Republican Rep. Lauren Boebert, whose western Colorado district is home to the new restrictions, condemned the move as a “land grab” that would prevent domestic energy production. Meanwhile, Joe O'Dea, Bennet's Republican challenger, called Biden's monument designation a stunt and “an usurpation of power.”
Bennet will stand alongside Biden at the Camp Hale announcement, which comes after years of advocacy from the senator and other Democrats in the state. Bennet, in office since 2009, is facing a challenge from O'Dea, a businessman with a moderate profile who national Republicans believe is among the party's best recruits this cycle.
The political climate in Colorado prompted the Senate Leadership Fund, the primary super PAC dedicated to electing Republicans to the Senate, to make its first investment of the cycle in Colorado last week by sending $1.25 million to O'Dea's super PAC.
Biden will return to his standard midterm pitch in California, where he plans to highlight the Democrats' climate and health care package that the party hopes is its political panacea for voters' inflation concerns, despite the law's indiscernible impact on prices in the short term.
Democrats also believe a ballot referendum that would enshrine access to abortion and contraceptives in the state constitution will keep the issue in the spotlight for their California candidates, even as the issue fades elsewhere. But rising gas prices — California has the highest in the nation at roughly $6.20 a gallon — will be an unwelcome political backdrop for Biden.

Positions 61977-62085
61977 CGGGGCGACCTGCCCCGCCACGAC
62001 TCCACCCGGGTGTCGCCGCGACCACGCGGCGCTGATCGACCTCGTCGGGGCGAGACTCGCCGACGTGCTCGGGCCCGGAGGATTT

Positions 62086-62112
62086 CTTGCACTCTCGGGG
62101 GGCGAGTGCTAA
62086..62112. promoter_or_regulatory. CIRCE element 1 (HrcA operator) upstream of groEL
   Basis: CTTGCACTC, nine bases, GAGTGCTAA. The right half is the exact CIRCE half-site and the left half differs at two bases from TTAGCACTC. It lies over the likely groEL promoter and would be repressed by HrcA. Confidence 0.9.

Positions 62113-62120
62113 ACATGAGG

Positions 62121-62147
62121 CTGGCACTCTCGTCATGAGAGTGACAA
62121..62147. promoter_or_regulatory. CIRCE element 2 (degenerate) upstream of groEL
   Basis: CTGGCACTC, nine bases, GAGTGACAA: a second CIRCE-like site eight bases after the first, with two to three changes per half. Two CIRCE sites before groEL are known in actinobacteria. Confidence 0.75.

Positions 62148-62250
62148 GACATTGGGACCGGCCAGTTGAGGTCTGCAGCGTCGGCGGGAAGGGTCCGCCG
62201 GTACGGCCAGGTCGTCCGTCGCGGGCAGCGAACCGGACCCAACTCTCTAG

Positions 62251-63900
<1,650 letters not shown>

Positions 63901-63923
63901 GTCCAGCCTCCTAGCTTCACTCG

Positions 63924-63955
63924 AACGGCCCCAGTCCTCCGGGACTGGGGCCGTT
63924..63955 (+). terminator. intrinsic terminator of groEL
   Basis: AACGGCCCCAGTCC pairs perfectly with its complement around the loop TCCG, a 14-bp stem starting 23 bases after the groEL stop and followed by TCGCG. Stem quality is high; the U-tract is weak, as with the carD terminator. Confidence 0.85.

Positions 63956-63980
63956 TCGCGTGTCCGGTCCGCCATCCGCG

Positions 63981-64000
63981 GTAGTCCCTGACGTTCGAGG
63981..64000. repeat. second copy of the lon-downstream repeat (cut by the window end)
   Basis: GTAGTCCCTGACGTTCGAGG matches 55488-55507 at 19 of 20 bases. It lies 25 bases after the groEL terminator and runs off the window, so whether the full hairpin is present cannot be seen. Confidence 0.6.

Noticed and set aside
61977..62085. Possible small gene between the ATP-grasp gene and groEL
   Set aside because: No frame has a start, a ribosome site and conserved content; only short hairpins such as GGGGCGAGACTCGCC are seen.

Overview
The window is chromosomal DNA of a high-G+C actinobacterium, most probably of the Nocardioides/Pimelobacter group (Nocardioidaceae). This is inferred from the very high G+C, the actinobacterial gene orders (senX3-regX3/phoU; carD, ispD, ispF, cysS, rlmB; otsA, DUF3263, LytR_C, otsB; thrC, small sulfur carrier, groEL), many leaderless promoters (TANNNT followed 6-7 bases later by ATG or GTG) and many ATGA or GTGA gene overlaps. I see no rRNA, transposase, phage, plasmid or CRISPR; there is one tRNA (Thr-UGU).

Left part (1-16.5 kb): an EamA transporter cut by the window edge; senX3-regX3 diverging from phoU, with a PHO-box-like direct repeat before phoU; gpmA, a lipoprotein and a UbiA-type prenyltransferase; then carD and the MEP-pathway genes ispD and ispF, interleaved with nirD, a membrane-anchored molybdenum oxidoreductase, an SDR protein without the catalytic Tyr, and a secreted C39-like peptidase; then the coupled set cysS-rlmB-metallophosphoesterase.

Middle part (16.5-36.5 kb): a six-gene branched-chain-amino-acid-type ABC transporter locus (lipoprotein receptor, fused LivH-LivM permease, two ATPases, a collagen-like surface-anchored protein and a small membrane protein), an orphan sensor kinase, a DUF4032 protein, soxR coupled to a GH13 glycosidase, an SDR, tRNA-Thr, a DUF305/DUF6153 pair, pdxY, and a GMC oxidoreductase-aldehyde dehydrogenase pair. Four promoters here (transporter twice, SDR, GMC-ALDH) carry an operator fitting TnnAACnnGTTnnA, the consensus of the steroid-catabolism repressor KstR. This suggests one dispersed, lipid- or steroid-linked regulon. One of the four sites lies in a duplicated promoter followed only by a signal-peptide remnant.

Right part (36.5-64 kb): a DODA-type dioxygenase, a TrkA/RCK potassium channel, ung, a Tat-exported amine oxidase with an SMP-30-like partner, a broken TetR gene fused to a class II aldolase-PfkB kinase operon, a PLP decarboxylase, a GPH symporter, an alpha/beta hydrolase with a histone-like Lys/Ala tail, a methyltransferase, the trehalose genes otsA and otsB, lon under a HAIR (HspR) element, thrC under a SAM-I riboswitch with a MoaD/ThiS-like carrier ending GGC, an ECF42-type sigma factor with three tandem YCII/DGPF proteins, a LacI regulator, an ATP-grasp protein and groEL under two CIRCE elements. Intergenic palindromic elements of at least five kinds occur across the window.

Republicans think they can capitalize on gas prices, inflation and the economy as they look to defend and pick up five House seats across the state. Both parties are eyeing at least two offensive opportunities in the Orange County area, where Biden will speak Friday on lowering costs one day after the federal government releases its final inflation report before Election Day.
Biden will also talk up the bipartisan infrastructure law, signed last fall, at a separate speech in Los Angeles and hold his first fundraiser this cycle that directly benefits the Democratic Congressional Campaign Committee. The president headlined a dozen receptions this year for the Democratic National Committee that have brought in more than $20 million.
It's in Oregon that Biden's political pull will be tested among Democratic voters.
The party is in danger of losing the governor's race in the traditionally blue state, as Betsy Johnson — a former Republican and Democrat who has since quit both parties — has mounted a well-financed bid against both Democratic nominee Tina Kotek and the GOP's pick, Christine Drazan. Democratic officials hope that while in Oregon, Biden can help consolidate the party’s support behind Kotek.
“That is a huge factor in this race,” David Turner, a spokesman for the Democratic Governors Association, said of Johnson's candidacy. “I don’t think we would be talking about this race if Betsy Johnson wasn’t in it.”
Republicans for months have sensed an opportunity in the Oregon race, not just from Johnson's bid but on a message of homelessness and crime that has been a top concern for the state's voters.
“Democrats are panicked their multi-decade grip on the governor’s office is slipping away as Christine Drazan connects with a majority of Oregon voters who yearn for change," said Jesse Hunt, a spokesman for the Republican Governors Association. “The Democrat regime of Joe Biden, Kate Brown, Tina Kotek, and Betsy Johnson have done nothing to make Oregon safer or more prosperous.”
Associated Press writers Nicholas Riccardi, Jesse Bedayn and James Anderson in Denver contributed to this report.